Immigration

It Will Take 36,000 Troops for Border

Earlier this year Arizona Gov. Janet Napolitano announced a “state of emergency” for the Arizona border due to the flood of illegal immigration, and ordered her National Guard to the border with Mexico.

The “deployment” consisted of about 170 Guardsmen, who were assigned to help inspect cargo shipments coming through legal entry points, which does nothing to stem the tide of illegal immigration one whit. But even if they had been assigned to real border patrol duty, that’s less that one soldier for every 2 miles of Arizona‘s border with Mexico.

The “deployment” was simply a public relations stunt to persuade the public that a governor who has supported de facto open borders and illegal immigrant rights her entire political career is suddenly tough on illegal immigration.

President Bush’s address to the nation will focus on immigration reform, and multiple media leaks indicate it may include a plan to use troops on the border with Mexico.

That proposal has already been actively lobbied for by multiple members of Congress, and garners somewhere between 60% and 90% approval in public opinion polls — a real crowd pleaser.

But will the proposal be real, or just spin?

The truth will lie in the proposed numbers, and whether the plan is for a short-term demonstration project or a long-term strategy for truly securing our southern border.

A real plan has already been proposed, with full details and research data included in last year’s Immigration Reform Caucus special report, “Results and Implications of the Minutemen Project.”

Under that plan, the southern border can be virtually closed except at legal points of entry within a one-month period — at the longest. The flood of illegal immigration that has plagued America since the last amnesty plan in 1986 will be over.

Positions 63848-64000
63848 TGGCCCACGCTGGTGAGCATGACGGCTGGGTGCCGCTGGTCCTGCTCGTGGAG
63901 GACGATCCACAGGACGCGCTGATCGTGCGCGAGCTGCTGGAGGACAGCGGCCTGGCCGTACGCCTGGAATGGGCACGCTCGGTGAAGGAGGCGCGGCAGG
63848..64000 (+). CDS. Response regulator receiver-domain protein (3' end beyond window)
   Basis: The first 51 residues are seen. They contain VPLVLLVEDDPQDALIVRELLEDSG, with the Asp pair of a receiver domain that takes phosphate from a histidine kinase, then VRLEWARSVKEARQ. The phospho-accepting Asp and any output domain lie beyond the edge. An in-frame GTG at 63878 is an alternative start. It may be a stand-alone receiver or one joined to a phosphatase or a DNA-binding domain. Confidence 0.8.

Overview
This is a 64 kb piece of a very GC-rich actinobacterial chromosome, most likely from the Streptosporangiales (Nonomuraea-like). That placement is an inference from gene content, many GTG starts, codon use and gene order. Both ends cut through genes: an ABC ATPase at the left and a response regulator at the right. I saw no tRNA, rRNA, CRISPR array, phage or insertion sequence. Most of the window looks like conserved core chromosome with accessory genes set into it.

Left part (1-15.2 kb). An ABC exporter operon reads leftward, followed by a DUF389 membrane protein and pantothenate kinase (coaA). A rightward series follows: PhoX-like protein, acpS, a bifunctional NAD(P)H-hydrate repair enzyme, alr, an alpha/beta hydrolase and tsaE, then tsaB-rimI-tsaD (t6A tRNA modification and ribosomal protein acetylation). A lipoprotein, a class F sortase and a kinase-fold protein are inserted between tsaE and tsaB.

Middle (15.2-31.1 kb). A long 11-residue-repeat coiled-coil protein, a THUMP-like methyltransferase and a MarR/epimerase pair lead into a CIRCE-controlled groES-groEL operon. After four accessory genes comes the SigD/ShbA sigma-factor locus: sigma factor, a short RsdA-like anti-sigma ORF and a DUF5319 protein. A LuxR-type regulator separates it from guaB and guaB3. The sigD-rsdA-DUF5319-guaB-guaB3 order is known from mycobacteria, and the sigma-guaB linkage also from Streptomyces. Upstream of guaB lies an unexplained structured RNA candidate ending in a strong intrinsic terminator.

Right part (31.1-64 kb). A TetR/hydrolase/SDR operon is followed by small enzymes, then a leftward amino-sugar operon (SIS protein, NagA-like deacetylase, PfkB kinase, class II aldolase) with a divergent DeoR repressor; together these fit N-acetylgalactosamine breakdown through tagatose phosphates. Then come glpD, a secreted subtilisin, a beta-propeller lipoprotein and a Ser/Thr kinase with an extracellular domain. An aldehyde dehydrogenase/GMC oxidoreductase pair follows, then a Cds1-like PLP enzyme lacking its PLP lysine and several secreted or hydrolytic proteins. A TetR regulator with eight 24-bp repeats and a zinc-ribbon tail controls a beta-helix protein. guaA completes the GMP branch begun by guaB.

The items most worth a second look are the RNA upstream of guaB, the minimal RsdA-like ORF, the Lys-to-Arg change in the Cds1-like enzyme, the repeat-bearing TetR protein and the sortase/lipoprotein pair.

It will initially take 36,000 troops. At the start, they should be National Guard personnel drawn nationally. There isn’t enough National Guard in the border states alone to do the job without hindering combat readiness, so the forces will need to be pulled from other states as well under current National Guard Bureau assistance regulations.

The 36,000 troops will provide an average of three two-man teams per border mile for the entire 1,951-mile border with Mexico, working eight-hour shifts. Once in place on the ground, the deployment will need to be increased to 48,000 troops, to provide necessary manpower for time-off, sick leave, and long-term support services.

From the day the first National Guard boot hits the desert sand, we will need to expend all efforts to replace them as soon as possible through use of every other available resources. Our Guard is stressed to the max with missions in Iraq and Afghanistan; they can’t be left on duty in the desert long-term. The first goal should be to return every initial deployed Guardsman back home in 90 days.

Immediate replacements should be called up from our Civil Air Patrol, State Defense Forces, and Coast Guard Auxiliary. We should also consider initiating a permanent, volunteer U.S. Border Patrol Auxiliary, with the same support functions as the Civil Air Patrol to the U.S. Air Force, or the Coast Guard Auxiliary to the Coast Guard proper.

As these personnel come online, the corresponding number of National Guard troops can be discharged. The President will need to make a bully pulpit call to rejuvenate our State Defense Forces, the reserve to the National Guard, for this mission. We have unfortunately allowed these state-level military reserves to drop from WWII levels of 175,000 troops to just 15,000 today, so this in fact would be a big help in America’s overall homeland security, not just in securing our borders.